2) i didn't actually present any results in my talk - it's my fault for keeping it intro but ended up losing most people by not presenting anything concrete or conclusive.
3) polarization is hard and most haven't thought of light as an electromagnetic wave in a while - we just count photons here.
This was inspiration to actually deal with the pain and suffering of hacking a bunch of Monte-Carlo models and learning a new programming language - Fortran. (I know, Fortran old as all hell, but for numerical work it's orders of magnitude faster and still the code of choice for most) I need to be able to show pretty pictures and videos to explain what I'm talking about, and I also need to get on finding concrete answers. Only models do that with what I'm doing, and there's only a few people doing it. I think only one guy actually has running detailed models. My "thesis committee" said models should be part of my work, and now I actually agree. I still hate computers and I'm NOT looking forward to gaining 10 lbs and losing my tan again.
I've been running simulations for about 12 hours now, and I wrote some processing and plotting programs in IDL. Here's my first 3-D simulation - polarized intensity and vectors. I took a bunch of photons from a star, randomly threw them outward towards the circumstellar disk and let them scatter. The lines show the direction of polarization of the light.
Here's a disk seen edge-on - bright means lots of photons.
Same disk but face-on.
Thursday, June 22, 2006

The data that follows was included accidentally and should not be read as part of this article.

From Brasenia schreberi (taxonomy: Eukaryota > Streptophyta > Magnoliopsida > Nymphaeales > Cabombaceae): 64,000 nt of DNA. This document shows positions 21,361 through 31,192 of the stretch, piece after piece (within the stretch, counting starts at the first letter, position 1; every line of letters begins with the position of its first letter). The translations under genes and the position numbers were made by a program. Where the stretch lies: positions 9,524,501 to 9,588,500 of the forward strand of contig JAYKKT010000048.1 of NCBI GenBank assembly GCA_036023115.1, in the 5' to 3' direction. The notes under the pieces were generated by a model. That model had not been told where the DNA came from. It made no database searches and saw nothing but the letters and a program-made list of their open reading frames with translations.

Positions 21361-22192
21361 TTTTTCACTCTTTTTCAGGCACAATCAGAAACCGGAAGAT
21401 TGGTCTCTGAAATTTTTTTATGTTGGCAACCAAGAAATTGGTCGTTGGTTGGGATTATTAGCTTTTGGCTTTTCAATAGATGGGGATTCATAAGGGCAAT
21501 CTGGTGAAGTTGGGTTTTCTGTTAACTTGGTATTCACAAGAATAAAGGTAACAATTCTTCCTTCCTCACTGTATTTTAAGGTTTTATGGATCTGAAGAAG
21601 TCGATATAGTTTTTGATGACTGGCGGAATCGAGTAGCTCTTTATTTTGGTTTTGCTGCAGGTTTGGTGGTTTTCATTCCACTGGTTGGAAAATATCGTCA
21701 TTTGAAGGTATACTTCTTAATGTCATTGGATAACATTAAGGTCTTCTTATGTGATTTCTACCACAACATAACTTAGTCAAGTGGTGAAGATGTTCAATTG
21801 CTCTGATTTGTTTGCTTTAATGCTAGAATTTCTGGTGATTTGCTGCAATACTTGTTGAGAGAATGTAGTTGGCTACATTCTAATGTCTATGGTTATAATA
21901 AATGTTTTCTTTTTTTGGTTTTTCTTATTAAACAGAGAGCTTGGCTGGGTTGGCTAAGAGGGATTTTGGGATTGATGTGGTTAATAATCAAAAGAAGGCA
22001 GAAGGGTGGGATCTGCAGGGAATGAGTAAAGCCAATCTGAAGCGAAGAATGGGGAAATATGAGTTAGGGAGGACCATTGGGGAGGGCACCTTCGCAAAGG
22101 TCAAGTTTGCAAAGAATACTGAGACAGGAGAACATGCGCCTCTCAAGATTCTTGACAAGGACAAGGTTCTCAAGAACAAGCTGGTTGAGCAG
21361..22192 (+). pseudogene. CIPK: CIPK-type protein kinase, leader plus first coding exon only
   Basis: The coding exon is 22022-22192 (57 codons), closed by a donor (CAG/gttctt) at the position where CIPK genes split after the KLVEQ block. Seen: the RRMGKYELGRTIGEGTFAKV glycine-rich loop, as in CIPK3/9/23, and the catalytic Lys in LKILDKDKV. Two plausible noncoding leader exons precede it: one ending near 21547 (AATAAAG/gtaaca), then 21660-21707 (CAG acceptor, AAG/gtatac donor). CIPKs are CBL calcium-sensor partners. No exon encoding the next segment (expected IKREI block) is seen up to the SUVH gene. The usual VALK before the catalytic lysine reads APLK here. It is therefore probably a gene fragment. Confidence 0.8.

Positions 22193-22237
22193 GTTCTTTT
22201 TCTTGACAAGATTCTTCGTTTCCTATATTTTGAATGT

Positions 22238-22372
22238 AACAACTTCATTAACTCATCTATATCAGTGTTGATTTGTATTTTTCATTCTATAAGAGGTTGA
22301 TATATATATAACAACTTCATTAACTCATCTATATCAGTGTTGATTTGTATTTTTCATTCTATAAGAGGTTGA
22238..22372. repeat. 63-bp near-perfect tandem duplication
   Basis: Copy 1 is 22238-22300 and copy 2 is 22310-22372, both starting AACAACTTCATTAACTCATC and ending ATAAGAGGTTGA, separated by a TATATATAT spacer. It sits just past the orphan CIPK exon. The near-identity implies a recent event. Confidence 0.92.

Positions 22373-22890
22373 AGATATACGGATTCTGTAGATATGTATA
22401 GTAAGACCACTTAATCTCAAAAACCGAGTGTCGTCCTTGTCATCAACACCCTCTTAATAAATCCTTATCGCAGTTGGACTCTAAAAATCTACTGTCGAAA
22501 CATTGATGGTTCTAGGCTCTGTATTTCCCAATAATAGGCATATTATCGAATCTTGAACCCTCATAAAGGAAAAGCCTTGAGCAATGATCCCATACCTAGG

I had a bunch of papers that I needed to read so I thought I would make use of an "intersting-cloud-day" and go hike a short trail on the windward side to a nice lookout. I spent about 6 hours sitting on the trail reading while I took a bunch of awesome timelapse. They're going to be sweet!! Here's some shots from the hike.
The pali, and Keolu.
The Pali Lookout from the other side.
So, the lock was only a little screwed up, but not drilled, and the ignition was fine. They got away with the stereo (from 1990), a pocket knife, flashlight, and.... case of oil, but not the snorkeling gear, boots, boogie board, etc. I think they got about $50 at the pawn shop. wtf?
Wednesday, June 21, 2006
Happy F* Birthday, Again.
Today, I'm 25. I borrowed DnA's car last night so I could wake up at 5am to drive Liz to the airport. She's leaving for some weddings and a home visit. We go out to the street, where I parked DnA's car........ Last time I remember, they owned a Toyota, not a Lancer. Hmm. Not so good of a start (yet again) to my birthday. I call the 5-O. They said the car had been towed. Well, ok. Why? Tresspass. It was on the street. No, it was in somebody's stall, a mile away. I live at McCully n Lime, top left corner. It was found at 2558 La'au, bottom right corner.
How the hell did it get there? When was it towed? 2am. I guess somebody stole it and just abandoned it there....... The Lancer where a Camry once was.....
I woke DnA up after getting Liz a taxi to the airport. Angelica called the towing company. In usual style, the person at the office said that they couldn't tell us anything about the car because they were in the office and the car was in the lot. No, they can't go down and look at it, and no they can't ask somebody else.